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Picking the right data model – how to make the right decision on your data management

(Image credit: Image source: Shutterstock/alexskopje)

Data has always been important to businesses. However, there is so much data getting created today – and so many new ways to work with it – that the role of the data model is becoming more important. The proliferation of new database technologies in recent years has made it increasingly difficult to choose the right approach for a particular application. So how do you make the right choice?

What are your database options?

Every database system has different characteristics, based on the choices made on how to deal with different issues around data management. Each of these decisions is a tradeoff based on what is most important. For example, is consistency of data more important than availability of the database? Should it be easier to scale up an instance or should the focus be on scaling out?

Alongside these considerations, there are different models for how to organise data within a database. These models work in different ways and can meet different business needs. These include:

•   Key-value - this describes databases where the emphasis is on the mapping relationship from key to value.
•   Wide Column Store - this covers support for relationships between the column-values of a single row.
•   Document- this includes databases that support nested relationships within a single document.
•   Relational - the most popular database type for the past twenty five years, these support arbitrary foreign-key relationships between relations. However, having numerous relationships within the data leads to complex schemas and JOIN-intensive queries.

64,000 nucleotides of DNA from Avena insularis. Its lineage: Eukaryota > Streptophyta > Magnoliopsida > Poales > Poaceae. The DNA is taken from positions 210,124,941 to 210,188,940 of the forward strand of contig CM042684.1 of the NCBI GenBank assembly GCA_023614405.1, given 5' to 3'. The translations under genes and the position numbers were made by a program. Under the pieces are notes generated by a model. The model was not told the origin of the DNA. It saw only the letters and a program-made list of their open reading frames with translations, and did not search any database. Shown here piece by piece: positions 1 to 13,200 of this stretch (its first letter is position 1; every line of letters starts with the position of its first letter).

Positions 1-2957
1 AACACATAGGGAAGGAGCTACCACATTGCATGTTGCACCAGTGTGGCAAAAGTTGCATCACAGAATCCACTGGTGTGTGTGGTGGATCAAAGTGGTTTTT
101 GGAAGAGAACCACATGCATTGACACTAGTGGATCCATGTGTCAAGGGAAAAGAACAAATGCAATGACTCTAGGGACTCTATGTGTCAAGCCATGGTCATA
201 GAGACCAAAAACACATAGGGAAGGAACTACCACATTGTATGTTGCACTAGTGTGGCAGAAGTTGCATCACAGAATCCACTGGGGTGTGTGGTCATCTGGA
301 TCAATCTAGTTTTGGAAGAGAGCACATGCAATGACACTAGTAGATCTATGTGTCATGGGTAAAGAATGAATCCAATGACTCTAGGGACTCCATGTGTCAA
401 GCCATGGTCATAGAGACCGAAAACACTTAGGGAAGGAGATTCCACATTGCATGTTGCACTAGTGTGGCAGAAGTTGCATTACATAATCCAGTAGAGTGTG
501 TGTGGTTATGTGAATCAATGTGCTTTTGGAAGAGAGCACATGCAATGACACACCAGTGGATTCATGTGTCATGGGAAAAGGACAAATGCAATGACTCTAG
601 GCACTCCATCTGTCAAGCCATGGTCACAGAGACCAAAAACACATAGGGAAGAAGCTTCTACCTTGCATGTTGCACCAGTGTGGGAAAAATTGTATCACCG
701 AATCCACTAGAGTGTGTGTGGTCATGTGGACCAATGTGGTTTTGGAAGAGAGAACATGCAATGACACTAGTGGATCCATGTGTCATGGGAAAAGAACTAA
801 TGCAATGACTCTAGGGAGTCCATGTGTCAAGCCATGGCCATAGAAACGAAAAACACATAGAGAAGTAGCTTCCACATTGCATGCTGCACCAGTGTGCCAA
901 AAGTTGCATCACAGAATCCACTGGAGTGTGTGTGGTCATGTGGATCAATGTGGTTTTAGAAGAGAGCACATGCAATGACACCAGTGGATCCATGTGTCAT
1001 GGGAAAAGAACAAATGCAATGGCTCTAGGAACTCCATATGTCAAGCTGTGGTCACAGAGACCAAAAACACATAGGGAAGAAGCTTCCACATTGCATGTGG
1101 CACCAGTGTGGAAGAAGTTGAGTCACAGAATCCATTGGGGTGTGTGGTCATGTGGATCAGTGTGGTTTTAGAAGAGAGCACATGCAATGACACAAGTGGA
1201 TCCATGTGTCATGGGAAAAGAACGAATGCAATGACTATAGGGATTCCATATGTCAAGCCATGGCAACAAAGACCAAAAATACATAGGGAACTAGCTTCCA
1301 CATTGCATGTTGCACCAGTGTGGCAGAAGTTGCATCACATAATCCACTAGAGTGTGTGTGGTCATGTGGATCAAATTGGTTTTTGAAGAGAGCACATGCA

•   Graph- rapidly growing in popularity, this describes databases that support arbitrary relationships between entities in a succinct representation and through direct access in the query language.

Each of these database types will have its benefits and drawbacks, and can be applied to specific use cases. However, as companies make use of more data within their operations, running multiple databases and data management platforms concurrently will become necessary. To make the right technical choice, it’s therefore important to look at how to achieve the best possible result for the business.

What should your data management model be?

Choosing the right data model can be made easier by discussing how valuable or important are the relationships in the data for our application? Answering this question means considering the following points:

•   How many relationships are there in the data?
•   How complex are those relationships, i.e. how many types of relationships are there and do those relationships have properties or annotations?
•   How frequently does the application query those relationships as part of a user request?